Pediatric Annals

Special Issue Article 

Neonatal Mycoplasma and Ureaplasma Infections

Alison Chu, MD; Annabelle de St. Maurice, MD, MPH; Myung S. Sim, DrPH; Suhas G. Kallapur, MD

Abstract

Mycoplasma species (spp.) can be commensals or opportunistic pathogens of the urogenital tract, and they can be commonly isolated from amniotic fluid, placenta, and fetal/neonatal tissue or blood in mothers delivering prematurely or their preterm infants. Although the presence of Mycoplasma spp. has been associated with adverse maternal-fetal outcomes such as preterm birth and maternal chorioamnionitis, it is less clear whether vertical transmission to the neonate results in colonization or active infection/inflammation. Moreover, the presence of Mycoplasma spp. in neonatal blood, cerebrospinal fluid, or tissue has been variably associated with increased risk of neonatal comorbidities, especially bronchopulmonary dysplasia (BPD). Although the treatment of the mother or neonate with antibiotics is effective in eradicating Ureaplasma, it is not clear that the treatment is effective in reducing the incidence of major morbidities of the preterm neonate (eg, BPD). In this article, we review the animal and clinical data for ureaplasma-related complications and treatment strategies. [Pediatr Ann. 2020;49(7):e305–e312.]

Abstract

Mycoplasma species (spp.) can be commensals or opportunistic pathogens of the urogenital tract, and they can be commonly isolated from amniotic fluid, placenta, and fetal/neonatal tissue or blood in mothers delivering prematurely or their preterm infants. Although the presence of Mycoplasma spp. has been associated with adverse maternal-fetal outcomes such as preterm birth and maternal chorioamnionitis, it is less clear whether vertical transmission to the neonate results in colonization or active infection/inflammation. Moreover, the presence of Mycoplasma spp. in neonatal blood, cerebrospinal fluid, or tissue has been variably associated with increased risk of neonatal comorbidities, especially bronchopulmonary dysplasia (BPD). Although the treatment of the mother or neonate with antibiotics is effective in eradicating Ureaplasma, it is not clear that the treatment is effective in reducing the incidence of major morbidities of the preterm neonate (eg, BPD). In this article, we review the animal and clinical data for ureaplasma-related complications and treatment strategies. [Pediatr Ann. 2020;49(7):e305–e312.]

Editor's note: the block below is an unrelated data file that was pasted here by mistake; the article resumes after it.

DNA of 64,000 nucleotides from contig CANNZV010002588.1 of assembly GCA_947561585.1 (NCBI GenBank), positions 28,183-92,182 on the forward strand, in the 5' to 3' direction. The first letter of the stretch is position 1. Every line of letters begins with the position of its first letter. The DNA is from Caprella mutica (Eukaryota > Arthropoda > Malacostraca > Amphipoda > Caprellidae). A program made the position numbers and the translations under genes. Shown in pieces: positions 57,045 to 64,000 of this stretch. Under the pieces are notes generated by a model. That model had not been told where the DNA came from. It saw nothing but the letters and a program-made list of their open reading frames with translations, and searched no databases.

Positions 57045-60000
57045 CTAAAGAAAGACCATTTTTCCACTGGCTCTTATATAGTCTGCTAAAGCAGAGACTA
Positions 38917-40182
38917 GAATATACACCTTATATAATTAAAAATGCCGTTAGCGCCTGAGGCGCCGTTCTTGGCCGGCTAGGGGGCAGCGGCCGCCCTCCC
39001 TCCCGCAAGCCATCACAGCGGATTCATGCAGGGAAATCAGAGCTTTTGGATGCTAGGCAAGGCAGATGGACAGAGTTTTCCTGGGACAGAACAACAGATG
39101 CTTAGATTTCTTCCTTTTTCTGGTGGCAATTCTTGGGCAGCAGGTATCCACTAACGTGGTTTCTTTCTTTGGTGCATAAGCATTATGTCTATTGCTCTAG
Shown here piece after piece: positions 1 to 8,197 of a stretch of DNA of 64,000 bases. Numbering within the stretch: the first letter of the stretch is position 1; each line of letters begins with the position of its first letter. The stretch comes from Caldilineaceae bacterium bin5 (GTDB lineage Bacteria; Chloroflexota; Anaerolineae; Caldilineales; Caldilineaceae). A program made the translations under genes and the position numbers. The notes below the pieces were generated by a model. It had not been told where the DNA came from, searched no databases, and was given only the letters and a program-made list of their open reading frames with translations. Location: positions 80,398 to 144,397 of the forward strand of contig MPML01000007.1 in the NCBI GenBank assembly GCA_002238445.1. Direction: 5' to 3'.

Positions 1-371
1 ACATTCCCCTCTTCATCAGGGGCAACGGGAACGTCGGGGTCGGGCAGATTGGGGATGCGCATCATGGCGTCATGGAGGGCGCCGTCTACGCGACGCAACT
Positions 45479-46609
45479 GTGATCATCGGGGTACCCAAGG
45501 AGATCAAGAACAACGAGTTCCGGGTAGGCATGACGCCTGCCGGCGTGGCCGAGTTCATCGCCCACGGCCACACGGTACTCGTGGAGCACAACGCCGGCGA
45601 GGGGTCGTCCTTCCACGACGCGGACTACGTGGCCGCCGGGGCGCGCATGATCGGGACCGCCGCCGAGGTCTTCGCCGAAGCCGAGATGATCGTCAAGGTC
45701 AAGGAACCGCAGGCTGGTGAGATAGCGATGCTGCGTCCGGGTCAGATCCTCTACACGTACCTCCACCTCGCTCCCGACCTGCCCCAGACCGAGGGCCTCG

Mycoplasma species (spp.), including M. hominis and M. genitalium, are commensals of the urogenital tract and can lead to congenital infection or colonization of the neonatal respiratory tract. Ureaplasma parvum,U. urealyticum, and other Ureaplasma spp. resemble Mycoplasma spp. and can cause similar infections. Ureaplasma spp. that infect humans were first discovered in agar cultures of urethral exudate from men with nongonococcal urethritis in 1954.1 Initially, Ureaplasma spp. were referred to as T-mycoplasmas because of their resemblance to Mycoplasma spp., but were later reclassified in 1974 into their own genus within the Mycoplasmataceae family based on their distinctive urease activity.2 There are 14 Ureaplasma serovars, which can be grouped into two species—U. parvum and U. urealyticum. The organisms characteristically hydrolyze urea to generate adenosine triphosphate, lack cell walls, and adhere to mucosal surfaces in humans, such as the genitourinary tract in adults and respiratory tract of neonates.3 Among the smallest self-replicating microorganisms, Ureaplasma spp. are pleomorphic because they are surrounded by a cell membrane only and range in size from 100 nm to 1 mcm. Of the serovars, U. parvum represents the most common respiratory isolate in premature neonates, with serovars 3 and 6 accounting for the vast majority of this group.4

The purported burden of disease from these agents in the neonatal population remains controversial. U. parvum and U. urealyticum are common species colonizing the genitourinary tract of adults, but have been associated with adverse pregnancy outcomes5 such as preterm birth or chorioamnionitis.6 Horizontal or vertical transmission7 to the neonate is documented, given that these organisms are commonly isolated from infected amniotic fluid8 and placental tissue,2 and can also be detected in cord blood,9 and neonatal respiratory secretions,4 gastric aspirates,10 cerebrospinal fluid, as well as postmortem tissue. However, what remains less clear is whether the presence of Ureaplasma spp. in the individual neonate represents active infection versus colonization. Furthermore, whether the presence of mycoplasma/ureaplasma causatively contributes to comorbidities of prematurity, such as bronchopulmonary dysplasia (BPD), necrotizing enterocolitis (NEC), or intraventricular hemorrhage (IVH), has not been definitively proven.

The purpose of this article is to describe the infectious characteristics of these bacteria, to review the available evidence on how these organisms affect neonatal outcomes, and to provide guidelines on the clinical presentation, diagnosis, and management of infection with mycoplasma/ureaplasma in the neonatal population.

Review

Virulence Factors and Host Response